Practice Stations

I spend a lot of time at the Little League Fields in the spring and it always amazes me to see how some teams practice. Having one coach hitting balls to the entire team is quite possibly the biggest waste of practice time there is but I see it happening almost every day.

Practice time is valuable time and the kids can never get enough practice before the start of the season. It is important to maximize the efficiency of your practices so each kid can work on a variety of skills. Enlist the help of your assistants and willing parents to help you run your stations



I always use practice stations to maximize the efficiency.

My main station is infield. I'll take five kids and two buckets-one filled with balls, one empty. I will set the kids up at infield positions (1B, 2B, 3B, SS & Pitcher) and just fire grounders at them. The first baseman has the empty bucket next to him to just drop the balls into as they are thrown to him. When its full, he runs to me and switches buckets. While that's going on, the other infielders shag the ones that got through. While doing infield we work on the pitcher covering first, back up situations and any other infield play that needs correcting. In 10-15 minutes each kid will handle the ball 30-40 times! That is a lot of reps. With the smaller group it is easier to make sure they grasp defensive situations and the continuous barrage of ground balls keeps them on their toes and focused. No on has the chance to get bored during this drill. My team's infield play is always amongst the best in our League! Work with a whole group while the other kids work at other stations and switch up en mass. if there is an "extra" kid, employ him as a shagger for this drill and rotate the kids in and out.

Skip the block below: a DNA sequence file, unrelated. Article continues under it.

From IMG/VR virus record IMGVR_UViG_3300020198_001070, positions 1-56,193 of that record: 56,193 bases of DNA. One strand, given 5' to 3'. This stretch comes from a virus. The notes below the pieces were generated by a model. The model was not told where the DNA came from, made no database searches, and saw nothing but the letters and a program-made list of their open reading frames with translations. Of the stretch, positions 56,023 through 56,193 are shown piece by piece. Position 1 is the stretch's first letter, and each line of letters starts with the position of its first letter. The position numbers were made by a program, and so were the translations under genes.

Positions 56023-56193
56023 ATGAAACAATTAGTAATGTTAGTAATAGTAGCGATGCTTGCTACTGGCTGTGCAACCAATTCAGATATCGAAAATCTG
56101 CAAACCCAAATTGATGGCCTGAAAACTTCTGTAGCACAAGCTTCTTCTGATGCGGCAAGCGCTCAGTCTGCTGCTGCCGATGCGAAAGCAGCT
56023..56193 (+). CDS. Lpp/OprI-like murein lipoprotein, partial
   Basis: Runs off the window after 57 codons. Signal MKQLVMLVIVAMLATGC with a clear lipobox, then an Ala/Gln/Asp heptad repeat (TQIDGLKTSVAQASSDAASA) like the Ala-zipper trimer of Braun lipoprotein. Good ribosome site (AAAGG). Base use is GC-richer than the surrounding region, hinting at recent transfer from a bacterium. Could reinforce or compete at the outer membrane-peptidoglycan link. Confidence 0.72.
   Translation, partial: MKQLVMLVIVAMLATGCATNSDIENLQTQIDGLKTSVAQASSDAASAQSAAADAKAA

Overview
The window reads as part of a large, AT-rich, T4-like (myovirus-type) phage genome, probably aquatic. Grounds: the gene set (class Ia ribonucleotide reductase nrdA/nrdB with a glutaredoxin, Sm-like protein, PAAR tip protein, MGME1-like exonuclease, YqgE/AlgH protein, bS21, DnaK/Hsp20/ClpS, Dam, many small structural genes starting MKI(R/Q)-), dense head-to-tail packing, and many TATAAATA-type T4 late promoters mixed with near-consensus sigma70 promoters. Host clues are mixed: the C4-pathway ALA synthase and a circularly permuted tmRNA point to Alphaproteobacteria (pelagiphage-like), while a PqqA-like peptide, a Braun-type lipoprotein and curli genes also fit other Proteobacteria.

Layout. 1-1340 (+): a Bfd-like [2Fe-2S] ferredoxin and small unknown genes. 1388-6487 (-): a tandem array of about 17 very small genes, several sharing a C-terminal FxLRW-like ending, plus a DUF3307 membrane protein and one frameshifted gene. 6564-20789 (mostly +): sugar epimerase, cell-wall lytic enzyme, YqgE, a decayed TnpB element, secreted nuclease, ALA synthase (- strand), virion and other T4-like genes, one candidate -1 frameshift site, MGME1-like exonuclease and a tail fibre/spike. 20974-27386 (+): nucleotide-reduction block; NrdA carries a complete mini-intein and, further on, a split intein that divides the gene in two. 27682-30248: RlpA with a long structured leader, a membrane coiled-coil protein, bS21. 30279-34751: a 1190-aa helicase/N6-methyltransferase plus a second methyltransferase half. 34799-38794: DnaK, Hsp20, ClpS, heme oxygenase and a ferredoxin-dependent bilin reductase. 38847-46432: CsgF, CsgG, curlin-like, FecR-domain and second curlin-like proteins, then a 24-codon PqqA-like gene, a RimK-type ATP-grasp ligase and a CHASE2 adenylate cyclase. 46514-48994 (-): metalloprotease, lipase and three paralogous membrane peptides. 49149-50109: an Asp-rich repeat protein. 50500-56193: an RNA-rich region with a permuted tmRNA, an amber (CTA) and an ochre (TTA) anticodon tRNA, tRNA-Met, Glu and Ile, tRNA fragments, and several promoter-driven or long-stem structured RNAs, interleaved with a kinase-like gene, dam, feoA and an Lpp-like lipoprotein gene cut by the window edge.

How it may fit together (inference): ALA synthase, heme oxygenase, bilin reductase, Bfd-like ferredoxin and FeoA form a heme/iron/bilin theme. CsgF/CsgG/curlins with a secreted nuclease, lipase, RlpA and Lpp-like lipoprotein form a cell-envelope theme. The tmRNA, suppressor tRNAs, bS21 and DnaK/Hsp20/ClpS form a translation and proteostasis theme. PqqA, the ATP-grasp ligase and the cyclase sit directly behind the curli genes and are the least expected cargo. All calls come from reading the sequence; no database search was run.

Another station I have going is a hitting station. I'll put two kids in the outfield with a parent. They have a bucket of plastic practice golf balls and a Swif Stik. The parent pitches the plastic balls at a 45 degree angle from the open stance of the batter and the batter hits the balls. The second kid is the shagger. Once the bucket is empty the two kids switch. The light weight of the Swif Stik helps the kids build batter's "muscle memory" and the small size of the ball aids in hand eye coordination. This will help the kids develop better bat speed and aid them in pitch selection as well. The Swif Stik is THE BEST BATTERS TRAINING AID YOU CAN BUY BAR NONE. If used consistently throughout the practice season and regular season, your team will make better and more frequent contact, guaranteed.




Have two kids and a parent do an out fielding station. The parent throws fly balls to one kid and the second kid becomes the "cutoff man." It is important that a variety of fly balls are thrown with the kids running to balls at different angles. Once again, many reps can be done with this small group set up.

One kid can conduct this next drill on his own. Get 10-12 old soccer or basketballs. Have the kid hit them off a batting tee into the backstop. Have him hit it 30, 40 or even 50 times, it won't take too long to do this. This will subtly teach kids only to swing at balls in their good hitting zone. It also will strengthen their swing and create more confidence (who CAN'T hit a soccer ball!).

Bunting is important in Little League and kids who can bunt help their team win. Have a coach demonstrate proper bunting technique and pitch balls to a kid who will practice his bunting. One on one is the best way to do this. The coach can also keep an eye on the kid hitting the soccer balls. Once the kid has the hang of bunting have him bunt for a target. The target can be a cone, a jacket or the kids glove. The goal is to get the kid consistently getting close to the target.

Once each kid has completed every station you'll have used up about an hour to an hour and fifteen minutes of practice time! In that time, your team will "practice" as much as most teams practice in two or three practices.

If you have more practice time to fill, check out some other ideas!

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1 comment:

  1. I have seen too many little league teams not spend any time practicing their bunting and you can tell in the games.

    Bunting is very critical at the little league level and can determine the outcome of close games.

    ReplyDelete